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Neo-Paganism

grapevine
The Academy in Athens.

Introduction

Neo-Paganism, or European paganism in the modern era, began in the 1920's and 1930's in Germany and Austria. This was the period of the German Romantic movement, which gave rise to popular interest in German's religious and cultural antiquity as a subject of celebration and study, rather than of one of worship. This was encouraged by the elected National Socialist government. Once in power, some pagan holidays became elaborate and popular state celebrations.

We are now in the "third revival" of Neo-Paganism which started in the 1960's and has spread worldwide. German Neo-Paganism is the movement that gave expression to Ásatrú, other Heathen reconstructionist movements and as well as modern Neo-Paganism.

Neo-Paganism is an expression of nature-orientation and the need for personal and spiritual growth. In ritual practice especially in the United States there is substantial influence from Wicca.

In general, Neo-Pagans believe Deity to be manifest in nature while taking many forms as the Gods and Goddesses. Neo-Pagans believe that nature is sacred, and cycle of birth, growth, and death to be a reflection of our innate attachment to a cosmic cyclical order within the spiritual realm.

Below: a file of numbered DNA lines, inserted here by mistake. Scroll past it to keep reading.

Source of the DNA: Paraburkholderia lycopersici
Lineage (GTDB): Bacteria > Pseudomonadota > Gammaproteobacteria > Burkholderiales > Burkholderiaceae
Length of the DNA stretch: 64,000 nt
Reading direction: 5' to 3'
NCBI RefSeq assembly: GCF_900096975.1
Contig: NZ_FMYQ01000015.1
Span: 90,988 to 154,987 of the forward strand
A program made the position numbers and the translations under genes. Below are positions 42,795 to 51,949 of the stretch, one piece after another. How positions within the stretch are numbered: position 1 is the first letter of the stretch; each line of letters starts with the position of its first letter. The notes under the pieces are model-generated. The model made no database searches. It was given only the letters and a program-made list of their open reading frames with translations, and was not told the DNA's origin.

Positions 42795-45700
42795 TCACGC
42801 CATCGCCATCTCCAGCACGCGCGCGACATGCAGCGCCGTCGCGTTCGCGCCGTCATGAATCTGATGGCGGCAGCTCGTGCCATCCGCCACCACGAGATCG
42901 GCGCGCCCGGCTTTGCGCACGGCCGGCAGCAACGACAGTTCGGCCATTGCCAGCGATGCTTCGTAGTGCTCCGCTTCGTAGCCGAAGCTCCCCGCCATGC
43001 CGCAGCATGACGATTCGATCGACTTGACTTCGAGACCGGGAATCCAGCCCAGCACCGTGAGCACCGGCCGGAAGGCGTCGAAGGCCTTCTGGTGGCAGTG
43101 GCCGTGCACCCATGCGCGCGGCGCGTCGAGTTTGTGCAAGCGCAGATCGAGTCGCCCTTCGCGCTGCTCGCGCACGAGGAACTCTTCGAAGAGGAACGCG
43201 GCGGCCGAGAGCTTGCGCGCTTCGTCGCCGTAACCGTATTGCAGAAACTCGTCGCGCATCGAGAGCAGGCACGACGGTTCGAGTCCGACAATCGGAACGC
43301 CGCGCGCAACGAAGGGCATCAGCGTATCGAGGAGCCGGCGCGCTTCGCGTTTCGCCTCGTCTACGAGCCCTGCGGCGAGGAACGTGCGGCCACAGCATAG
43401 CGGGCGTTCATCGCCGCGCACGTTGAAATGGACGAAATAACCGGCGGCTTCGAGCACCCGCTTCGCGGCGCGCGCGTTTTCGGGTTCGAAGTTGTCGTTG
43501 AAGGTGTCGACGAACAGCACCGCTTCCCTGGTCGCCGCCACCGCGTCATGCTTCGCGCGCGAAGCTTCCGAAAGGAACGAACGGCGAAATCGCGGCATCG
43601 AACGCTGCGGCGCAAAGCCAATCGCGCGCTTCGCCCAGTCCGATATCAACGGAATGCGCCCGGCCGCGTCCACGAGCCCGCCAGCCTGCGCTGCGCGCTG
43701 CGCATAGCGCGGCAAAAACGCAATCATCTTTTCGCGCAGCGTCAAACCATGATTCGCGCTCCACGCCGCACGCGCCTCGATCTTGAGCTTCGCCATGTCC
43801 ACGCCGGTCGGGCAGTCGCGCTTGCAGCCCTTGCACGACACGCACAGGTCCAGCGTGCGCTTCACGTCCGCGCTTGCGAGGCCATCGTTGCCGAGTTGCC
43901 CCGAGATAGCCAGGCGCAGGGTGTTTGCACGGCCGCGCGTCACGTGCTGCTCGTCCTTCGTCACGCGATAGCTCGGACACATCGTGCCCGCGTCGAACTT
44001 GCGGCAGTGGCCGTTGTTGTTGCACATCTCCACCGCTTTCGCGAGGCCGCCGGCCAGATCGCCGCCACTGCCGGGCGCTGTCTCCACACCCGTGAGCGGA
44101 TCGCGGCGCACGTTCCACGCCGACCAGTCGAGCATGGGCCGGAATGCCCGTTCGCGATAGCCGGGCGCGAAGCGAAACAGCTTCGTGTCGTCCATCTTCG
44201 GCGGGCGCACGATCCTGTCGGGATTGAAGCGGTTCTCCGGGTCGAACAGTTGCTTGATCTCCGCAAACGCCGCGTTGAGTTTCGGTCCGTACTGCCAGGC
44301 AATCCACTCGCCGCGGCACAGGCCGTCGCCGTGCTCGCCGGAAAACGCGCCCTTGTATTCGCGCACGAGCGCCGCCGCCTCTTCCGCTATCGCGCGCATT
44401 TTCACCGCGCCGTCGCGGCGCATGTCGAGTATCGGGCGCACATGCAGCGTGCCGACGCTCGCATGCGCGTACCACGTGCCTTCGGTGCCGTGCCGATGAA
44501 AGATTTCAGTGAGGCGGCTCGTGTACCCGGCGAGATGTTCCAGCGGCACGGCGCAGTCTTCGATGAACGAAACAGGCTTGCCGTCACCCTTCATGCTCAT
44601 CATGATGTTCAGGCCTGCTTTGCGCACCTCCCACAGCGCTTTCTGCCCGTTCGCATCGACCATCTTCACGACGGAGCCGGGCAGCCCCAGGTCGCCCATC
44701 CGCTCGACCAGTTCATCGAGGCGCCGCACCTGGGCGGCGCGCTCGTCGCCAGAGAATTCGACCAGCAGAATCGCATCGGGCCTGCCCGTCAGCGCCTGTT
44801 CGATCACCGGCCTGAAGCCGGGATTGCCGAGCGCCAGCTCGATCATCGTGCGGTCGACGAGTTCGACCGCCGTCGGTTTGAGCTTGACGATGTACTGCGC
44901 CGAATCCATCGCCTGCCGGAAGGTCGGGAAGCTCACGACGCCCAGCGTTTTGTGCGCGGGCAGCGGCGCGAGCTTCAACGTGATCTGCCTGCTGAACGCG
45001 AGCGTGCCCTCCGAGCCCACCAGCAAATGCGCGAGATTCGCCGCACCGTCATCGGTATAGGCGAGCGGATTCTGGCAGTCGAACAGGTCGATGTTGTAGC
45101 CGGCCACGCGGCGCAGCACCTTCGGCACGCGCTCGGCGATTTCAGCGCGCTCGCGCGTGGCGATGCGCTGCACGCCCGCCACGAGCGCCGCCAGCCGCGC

Therefore, it is evident that we are as much a part of nature as are the trees, other animals, and even the stones and the earth itself. We are all part of the spiritual web of existence, equal in existence, each on a spiritual journey.

Death is seen as a transition, and not as an end. This transition is one of many taken in the learning process of the spirit (soul). Thus, reincarnation is central in the Neo-Pagan belief system.

Neo-Paganism places responsibility on the individual for living in peace with others, with nature, and in the observance of ethical government laws.

Neo-Pagans usually do not have places for public worship. But there are still some traditional Pagan holy places, especially ancient holy places that are still accessible in Europe.

While some Neo-Pagans are vegetarian, this is a personal choice. No traditional Pagan tradition in Europe has never subscribed to vegetarianism. Many Neo-Pagans do have a strong preference for foods derived from organic and free-range livestock farming. As nature is regarded as sacred, many Neo-Pagans actively support environmentalist issues and organizations.





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